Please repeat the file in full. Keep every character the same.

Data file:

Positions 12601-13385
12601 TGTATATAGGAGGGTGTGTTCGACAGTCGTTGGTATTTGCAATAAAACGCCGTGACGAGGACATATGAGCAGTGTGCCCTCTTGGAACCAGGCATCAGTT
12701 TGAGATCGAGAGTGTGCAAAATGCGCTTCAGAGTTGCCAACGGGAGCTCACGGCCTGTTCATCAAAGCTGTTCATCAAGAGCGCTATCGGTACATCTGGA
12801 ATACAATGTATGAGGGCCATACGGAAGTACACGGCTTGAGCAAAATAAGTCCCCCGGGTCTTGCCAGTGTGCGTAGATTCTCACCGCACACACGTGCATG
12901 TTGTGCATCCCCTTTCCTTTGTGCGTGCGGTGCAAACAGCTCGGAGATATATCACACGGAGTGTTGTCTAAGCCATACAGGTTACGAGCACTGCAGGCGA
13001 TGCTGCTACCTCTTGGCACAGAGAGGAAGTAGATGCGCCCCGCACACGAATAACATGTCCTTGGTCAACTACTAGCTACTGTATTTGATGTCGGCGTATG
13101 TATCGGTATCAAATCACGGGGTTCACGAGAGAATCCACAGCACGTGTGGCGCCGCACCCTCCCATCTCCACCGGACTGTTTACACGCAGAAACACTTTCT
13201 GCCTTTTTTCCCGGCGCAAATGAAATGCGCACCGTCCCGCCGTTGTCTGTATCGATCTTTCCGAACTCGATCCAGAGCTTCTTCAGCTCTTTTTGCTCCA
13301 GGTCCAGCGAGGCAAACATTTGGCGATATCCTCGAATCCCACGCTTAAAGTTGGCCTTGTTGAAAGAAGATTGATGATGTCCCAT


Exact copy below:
Positions 12601-13385
12601 TGTATATAGGAGGGTGTGTTCGACAGTCGTTGGTATTTGCAATAAAACGCCGTGACGAGGACATATGAGCAGTGTGCCCTCTTGGAACCAGGCATCAGTT
12701 TGAGATCGAGAGTGTGCAAAATGCGCTTCAGAGTTGCCAACGGGAGCTCACGGCCTGTTCATCAAAGCTGTTCATCAAGAGCGCTATCGGTACATCTGGA
12801 ATACAATGTATGAGGGCCATACGGAAGTACACGGCTTGAGCAAAATAAGTCCCCCGGGTCTTGCCAGTGTGCGTAGATTCTCACCGCACACACGTGCATG
12901 TTGTGCATCCCCTTTCCTTTGTGCGTGCGGTGCAAACAGCTCGGAGATATATCACACGGAGTGTTGTCTAAGCCATACAGGTTACGAGCACTGCAGGCGA
13001 TGCTGCTACCTCTTGGCACAGAGAGGAAGTAGATGCGCCCCGCACACGAATAACATGTCCTTGGTCAACTACTAGCTACTGTATTTGATGTCGGCGTATG
13101 TATCGGTATCAAATCACGGGGTTCACGAGAGAATCCACAGCACGTGTGGCGCCGCACCCTCCCATCTCCACCGGACTGTTTACACGCAGAAACACTTTCT
13201 GCCTTTTTTCCCGGCGCAAATGAAATGCGCACCGTCCCGCCGTTGTCTGTATCGATCTTTCCGAACTCGATCCAGAGCTTCTTCAGCTCTTTTTGCTCCA
13301 GGTCCAGCGAGGCAAACATTTGGCGATATCCTCGAATCCCACGCTTAAAGTTGGCCTTGTTGAAAGAAGATTGATGATGTCCCAT